Well, after almost 32 years I have decide to retire from The Post-Standard newspaper and their web site Syracuse.com.  In recent years the company has changed their business model and in the course of it has been going through a series of changes. Recently the company offered an incentive for employees with 25+ years of service to retire. The offer was custom tailored to my situation, so, I accepted. A month earlier it was the furthest thing from my mind. I am very busy. I love music and the guitar. I teach guitar and like to play gigs. My first love is photography so I will continue to do that, photographing what I choose as opposed to fulfilling assignments. I am also a land lord with a couple of rental properties. I live in an old house and welcome the time to finish up a number of projects and improvements to it. Here is a link to some of the photos I've made over the years for the company. It is a mere fraction of the number of subjects and situations I have covered.

Myself and some fellow Post-Standard photographers. Left to right are Dennis Nett, Ellen Black, Steve Cannerrelli, myself (Gary Walts) ad Mike Greenlar.  Ellen, Stev, and I accepted a buy out offer from the company. Photo was snapped on the roof top of ouroffces at 220 South Warren St., Syracuse, NY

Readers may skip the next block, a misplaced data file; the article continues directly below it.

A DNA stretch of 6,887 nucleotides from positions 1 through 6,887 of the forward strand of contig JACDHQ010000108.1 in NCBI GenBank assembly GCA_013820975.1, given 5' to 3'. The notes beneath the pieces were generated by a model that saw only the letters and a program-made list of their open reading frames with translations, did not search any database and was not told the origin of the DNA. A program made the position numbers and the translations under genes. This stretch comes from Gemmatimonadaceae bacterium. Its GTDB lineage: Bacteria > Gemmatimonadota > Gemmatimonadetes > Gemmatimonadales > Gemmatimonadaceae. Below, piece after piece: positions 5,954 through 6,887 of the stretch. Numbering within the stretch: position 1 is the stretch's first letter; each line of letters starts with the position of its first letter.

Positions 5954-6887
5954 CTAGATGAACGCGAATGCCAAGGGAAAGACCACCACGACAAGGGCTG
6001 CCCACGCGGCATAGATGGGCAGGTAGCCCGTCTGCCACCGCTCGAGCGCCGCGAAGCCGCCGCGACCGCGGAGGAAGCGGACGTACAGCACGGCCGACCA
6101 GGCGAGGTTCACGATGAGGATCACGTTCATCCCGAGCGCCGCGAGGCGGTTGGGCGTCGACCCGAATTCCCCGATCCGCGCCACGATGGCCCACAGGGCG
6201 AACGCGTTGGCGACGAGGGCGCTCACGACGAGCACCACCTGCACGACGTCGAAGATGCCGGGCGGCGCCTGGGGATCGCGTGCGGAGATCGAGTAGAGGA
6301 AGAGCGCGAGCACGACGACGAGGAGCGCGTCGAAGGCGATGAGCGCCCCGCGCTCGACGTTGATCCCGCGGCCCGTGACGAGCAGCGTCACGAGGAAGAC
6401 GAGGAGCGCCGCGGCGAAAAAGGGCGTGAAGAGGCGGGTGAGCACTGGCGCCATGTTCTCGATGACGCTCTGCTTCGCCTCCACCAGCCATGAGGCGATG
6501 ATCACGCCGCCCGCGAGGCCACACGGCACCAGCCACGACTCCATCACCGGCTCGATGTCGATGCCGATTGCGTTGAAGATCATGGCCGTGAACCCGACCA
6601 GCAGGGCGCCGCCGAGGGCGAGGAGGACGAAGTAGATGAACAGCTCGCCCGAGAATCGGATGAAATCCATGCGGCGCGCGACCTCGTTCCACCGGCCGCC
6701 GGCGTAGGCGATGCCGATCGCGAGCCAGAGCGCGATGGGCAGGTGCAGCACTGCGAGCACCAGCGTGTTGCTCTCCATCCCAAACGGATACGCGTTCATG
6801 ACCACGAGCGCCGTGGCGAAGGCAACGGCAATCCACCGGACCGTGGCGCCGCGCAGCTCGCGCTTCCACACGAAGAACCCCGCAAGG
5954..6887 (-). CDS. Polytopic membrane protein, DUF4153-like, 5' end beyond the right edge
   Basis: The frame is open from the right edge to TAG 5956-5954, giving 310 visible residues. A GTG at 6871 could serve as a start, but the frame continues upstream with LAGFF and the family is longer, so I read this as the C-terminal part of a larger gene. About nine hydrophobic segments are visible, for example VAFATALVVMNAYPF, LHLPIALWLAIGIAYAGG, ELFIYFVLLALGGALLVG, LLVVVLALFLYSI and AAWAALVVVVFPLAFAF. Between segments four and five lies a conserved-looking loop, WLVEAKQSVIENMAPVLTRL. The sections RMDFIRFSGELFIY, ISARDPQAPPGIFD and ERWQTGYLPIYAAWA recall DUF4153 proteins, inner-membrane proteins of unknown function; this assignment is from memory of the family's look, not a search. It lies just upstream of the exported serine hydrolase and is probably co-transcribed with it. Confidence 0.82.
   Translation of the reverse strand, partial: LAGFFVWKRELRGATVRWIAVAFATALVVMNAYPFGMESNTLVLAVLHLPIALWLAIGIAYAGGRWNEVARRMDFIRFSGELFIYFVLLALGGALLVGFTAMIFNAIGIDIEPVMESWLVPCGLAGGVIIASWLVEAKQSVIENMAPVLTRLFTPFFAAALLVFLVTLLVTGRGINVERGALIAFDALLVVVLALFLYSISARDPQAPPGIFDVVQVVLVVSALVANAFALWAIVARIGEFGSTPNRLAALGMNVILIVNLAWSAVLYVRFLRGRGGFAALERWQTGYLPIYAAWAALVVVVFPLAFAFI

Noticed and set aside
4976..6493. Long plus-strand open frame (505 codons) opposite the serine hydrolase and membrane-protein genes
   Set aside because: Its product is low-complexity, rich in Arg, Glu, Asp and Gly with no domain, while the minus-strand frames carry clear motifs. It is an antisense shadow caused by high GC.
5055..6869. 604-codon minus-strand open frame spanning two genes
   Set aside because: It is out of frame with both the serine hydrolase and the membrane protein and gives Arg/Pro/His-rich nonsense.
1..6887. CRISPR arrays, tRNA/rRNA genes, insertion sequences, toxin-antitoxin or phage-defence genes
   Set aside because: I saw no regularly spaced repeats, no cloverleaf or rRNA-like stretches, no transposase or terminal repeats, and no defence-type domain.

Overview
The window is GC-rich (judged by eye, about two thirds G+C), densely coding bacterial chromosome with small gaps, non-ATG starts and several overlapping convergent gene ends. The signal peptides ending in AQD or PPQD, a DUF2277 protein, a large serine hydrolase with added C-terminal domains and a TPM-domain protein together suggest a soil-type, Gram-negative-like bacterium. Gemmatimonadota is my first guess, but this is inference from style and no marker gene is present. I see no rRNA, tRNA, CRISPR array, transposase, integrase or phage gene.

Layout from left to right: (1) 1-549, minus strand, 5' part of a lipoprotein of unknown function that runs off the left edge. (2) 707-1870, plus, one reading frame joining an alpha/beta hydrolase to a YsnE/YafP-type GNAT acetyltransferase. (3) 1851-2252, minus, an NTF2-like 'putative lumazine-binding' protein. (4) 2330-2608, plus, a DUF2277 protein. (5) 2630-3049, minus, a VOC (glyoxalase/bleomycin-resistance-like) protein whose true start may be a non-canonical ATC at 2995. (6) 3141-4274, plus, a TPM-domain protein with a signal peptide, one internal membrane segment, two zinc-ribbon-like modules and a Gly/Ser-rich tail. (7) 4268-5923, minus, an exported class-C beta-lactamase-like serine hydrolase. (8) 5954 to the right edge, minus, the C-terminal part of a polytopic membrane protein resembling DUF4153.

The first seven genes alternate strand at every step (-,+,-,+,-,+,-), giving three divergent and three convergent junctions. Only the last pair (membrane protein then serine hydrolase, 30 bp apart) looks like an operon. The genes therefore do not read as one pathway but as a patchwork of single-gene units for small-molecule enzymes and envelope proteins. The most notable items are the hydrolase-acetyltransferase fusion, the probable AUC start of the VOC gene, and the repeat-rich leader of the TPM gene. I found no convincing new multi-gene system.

Tuesday, May 30, 2017

Red Wing Blackbird song video

The Red Wing Blackbird song is my favorite of the birds in our area.
Red-winged blackbird at Krings Point State Park    photo by Gary Walts
While the arrival of the Robin is a harbinger of spring here in northern NY, the Red Wing's song is the audio equivalent to me.
Actually, the bird is called a Red-winged Blackbird. I made this video at Kring Point State Park in Alexandria Bay. It is the closest I have ever gotten to one of these birds. I made the video with a Nikon D7000 camera. I didn't have a tripod with me so it was hand held, not easy to do with a telephoto lens. The lens was a Nikon 70-200mm f2.8.